New Employment Laws Take Effect Across the D.C. Region

Last month, the WANADA Bulletin reported on a range of employment-related laws that took effect in Virginia on July 1, including new recourse options for workers who allege discrimination or wage theft. In addition to the report linked here, our advocacy partners at Charapp & Weiss have also created a presentation analyzing many of the major employment laws now in effect in Virginia.

Also as of last week, Maryland’s dealer processing charge cap is now up to $500, an increase from the previous $300 limit, and we have created a helpful guide on the purposes of the charge.

Some other important laws took effect across our region last Wednesday, as well. The minimum hourly wage is now $15 for non-tipped employees in the District of Columbia, irrespective of worker head count. In Montgomery County it is now $14 for workers at businesses with 51 or more employees. Employers with 11 to 50 workers must pay a minimum of $13.25 an hour, while businesses with 10 or fewer employees are required to pay at least $13.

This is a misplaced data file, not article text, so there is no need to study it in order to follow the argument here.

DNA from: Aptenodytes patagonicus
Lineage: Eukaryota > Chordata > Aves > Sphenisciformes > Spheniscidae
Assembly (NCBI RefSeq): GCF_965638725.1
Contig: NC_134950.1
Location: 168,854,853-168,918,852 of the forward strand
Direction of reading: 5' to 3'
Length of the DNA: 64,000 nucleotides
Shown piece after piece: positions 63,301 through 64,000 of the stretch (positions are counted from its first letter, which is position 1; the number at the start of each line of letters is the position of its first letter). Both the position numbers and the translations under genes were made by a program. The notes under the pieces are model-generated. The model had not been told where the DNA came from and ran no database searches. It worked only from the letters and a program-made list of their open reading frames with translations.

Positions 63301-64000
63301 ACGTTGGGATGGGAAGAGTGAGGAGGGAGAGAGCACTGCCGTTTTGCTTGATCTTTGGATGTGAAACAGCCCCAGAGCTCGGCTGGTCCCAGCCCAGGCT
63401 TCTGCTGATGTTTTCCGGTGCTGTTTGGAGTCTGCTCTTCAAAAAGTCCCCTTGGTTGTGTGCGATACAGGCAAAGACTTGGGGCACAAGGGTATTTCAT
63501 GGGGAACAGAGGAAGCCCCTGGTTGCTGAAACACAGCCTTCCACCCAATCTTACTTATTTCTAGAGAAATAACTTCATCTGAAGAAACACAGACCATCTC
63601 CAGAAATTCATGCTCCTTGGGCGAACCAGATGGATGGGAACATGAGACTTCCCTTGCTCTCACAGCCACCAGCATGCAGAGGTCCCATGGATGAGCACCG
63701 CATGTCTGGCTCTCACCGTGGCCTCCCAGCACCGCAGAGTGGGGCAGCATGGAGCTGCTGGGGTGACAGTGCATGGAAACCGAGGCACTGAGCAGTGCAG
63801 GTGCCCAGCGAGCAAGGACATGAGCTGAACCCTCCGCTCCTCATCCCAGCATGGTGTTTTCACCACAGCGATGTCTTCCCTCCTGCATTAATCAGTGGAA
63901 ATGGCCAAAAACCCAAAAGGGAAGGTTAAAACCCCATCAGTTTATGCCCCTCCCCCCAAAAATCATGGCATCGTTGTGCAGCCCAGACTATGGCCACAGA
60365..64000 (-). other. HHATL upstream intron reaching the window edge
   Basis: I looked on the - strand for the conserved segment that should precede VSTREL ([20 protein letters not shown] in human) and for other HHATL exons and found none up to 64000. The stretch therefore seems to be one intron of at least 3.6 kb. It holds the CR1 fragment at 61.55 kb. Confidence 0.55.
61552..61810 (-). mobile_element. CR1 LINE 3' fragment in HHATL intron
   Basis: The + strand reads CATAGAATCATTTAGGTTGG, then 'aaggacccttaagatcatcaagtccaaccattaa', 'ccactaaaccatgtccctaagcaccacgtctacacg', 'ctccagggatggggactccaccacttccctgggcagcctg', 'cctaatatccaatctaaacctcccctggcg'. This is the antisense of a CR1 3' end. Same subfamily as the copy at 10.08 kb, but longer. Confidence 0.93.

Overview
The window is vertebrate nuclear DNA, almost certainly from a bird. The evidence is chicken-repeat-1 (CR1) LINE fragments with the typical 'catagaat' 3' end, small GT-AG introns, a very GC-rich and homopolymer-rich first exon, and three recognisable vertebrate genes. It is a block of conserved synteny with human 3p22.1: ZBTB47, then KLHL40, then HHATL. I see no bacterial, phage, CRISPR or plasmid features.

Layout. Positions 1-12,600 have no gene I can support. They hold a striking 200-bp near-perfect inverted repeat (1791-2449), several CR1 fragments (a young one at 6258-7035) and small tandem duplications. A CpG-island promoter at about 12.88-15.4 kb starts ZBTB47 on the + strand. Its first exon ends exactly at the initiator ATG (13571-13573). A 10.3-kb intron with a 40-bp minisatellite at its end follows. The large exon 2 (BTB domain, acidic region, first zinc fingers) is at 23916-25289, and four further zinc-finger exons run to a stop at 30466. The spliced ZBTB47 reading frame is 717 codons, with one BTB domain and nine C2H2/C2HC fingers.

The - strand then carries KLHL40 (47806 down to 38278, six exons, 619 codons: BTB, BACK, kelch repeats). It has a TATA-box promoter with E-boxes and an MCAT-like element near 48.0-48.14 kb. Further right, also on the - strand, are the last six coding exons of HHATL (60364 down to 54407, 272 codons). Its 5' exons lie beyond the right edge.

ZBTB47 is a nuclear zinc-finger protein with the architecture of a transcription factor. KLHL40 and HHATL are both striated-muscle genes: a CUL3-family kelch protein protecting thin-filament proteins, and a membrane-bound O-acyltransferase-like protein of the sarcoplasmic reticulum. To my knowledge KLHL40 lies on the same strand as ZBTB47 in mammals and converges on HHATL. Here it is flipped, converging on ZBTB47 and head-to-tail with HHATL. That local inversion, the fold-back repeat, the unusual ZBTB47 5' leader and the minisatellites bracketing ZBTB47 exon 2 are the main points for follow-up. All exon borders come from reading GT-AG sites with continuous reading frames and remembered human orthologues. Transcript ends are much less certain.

Employees of D.C. businesses may now claim up to eight weeks of paid family leave, with a maximum benefit of $1,000 per week. Employers in the city have been paying a 0.62 percent payroll tax since July 1, 2019 to help fund this benefit.

In addition to the employment-focused laws that took effect in Virginia, the commonwealth’s gasoline tax is also being raised, from 17 cents to 21.2 cents per gallon. The gas tax will be increased to 26.2 cents per gallon on July 1, 2021. Also, some parts of the state, including Northern Virginia, have long been paying an extra 7.6 cent-per-gallon gas tax; that surcharge is now being expanded statewide.

Virginia’s vehicle registration fee is being reduced by $10, to $30.75 for a vehicle that weighs 4,000 pounds or less; this cost does not include a $2 emissions surcharge for Northern Virginia, which in this instance includes Stafford County. The sales tax rate in the Richmond metropolitan area is also being raised from 5.3 percent to 6 percent, which will align it with Northern Virginia and Hampton Roads’ sales tax rates.

In Maryland, the threshold for an unpaid-wages complaint to be subject to a state order demanding repayment has been raised from $3,000 to $5,000.

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